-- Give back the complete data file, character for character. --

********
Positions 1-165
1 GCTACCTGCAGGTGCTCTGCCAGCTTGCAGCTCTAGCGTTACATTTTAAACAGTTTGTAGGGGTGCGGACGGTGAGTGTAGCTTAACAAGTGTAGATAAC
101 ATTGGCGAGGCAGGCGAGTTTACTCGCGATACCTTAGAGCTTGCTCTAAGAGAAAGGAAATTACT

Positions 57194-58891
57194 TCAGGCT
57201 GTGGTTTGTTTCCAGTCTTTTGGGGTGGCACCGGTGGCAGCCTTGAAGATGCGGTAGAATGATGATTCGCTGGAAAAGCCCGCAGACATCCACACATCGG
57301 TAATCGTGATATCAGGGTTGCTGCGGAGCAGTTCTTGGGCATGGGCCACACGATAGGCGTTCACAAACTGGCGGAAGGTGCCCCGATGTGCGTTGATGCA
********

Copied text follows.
Positions 1-165
1 GCTACCTGCAGGTGCTCTGCCAGCTTGCAGCTCTAGCGTTACATTTTAAACAGTTTGTAGGGGTGCGGACGGTGAGTGTAGCTTAACAAGTGTAGATAAC
101 ATTGGCGAGGCAGGCGAGTTTACTCGCGATACCTTAGAGCTTGCTCTAAGAGAAAGGAAATTACT

Positions 57194-58891
57194 TCAGGCT
57201 GTGGTTTGTTTCCAGTCTTTTGGGGTGGCACCGGTGGCAGCCTTGAAGATGCGGTAGAATGATGATTCGCTGGAAAAGCCCGCAGACATCCACACATCGG
57301 TAATCGTGATATCAGGGTTGCTGCGGAGCAGTTCTTGGGCATGGGCCACACGATAGGCGTTCACAAACTGGCGGAAGGTGCCCCGATGTGCGTTGATGCA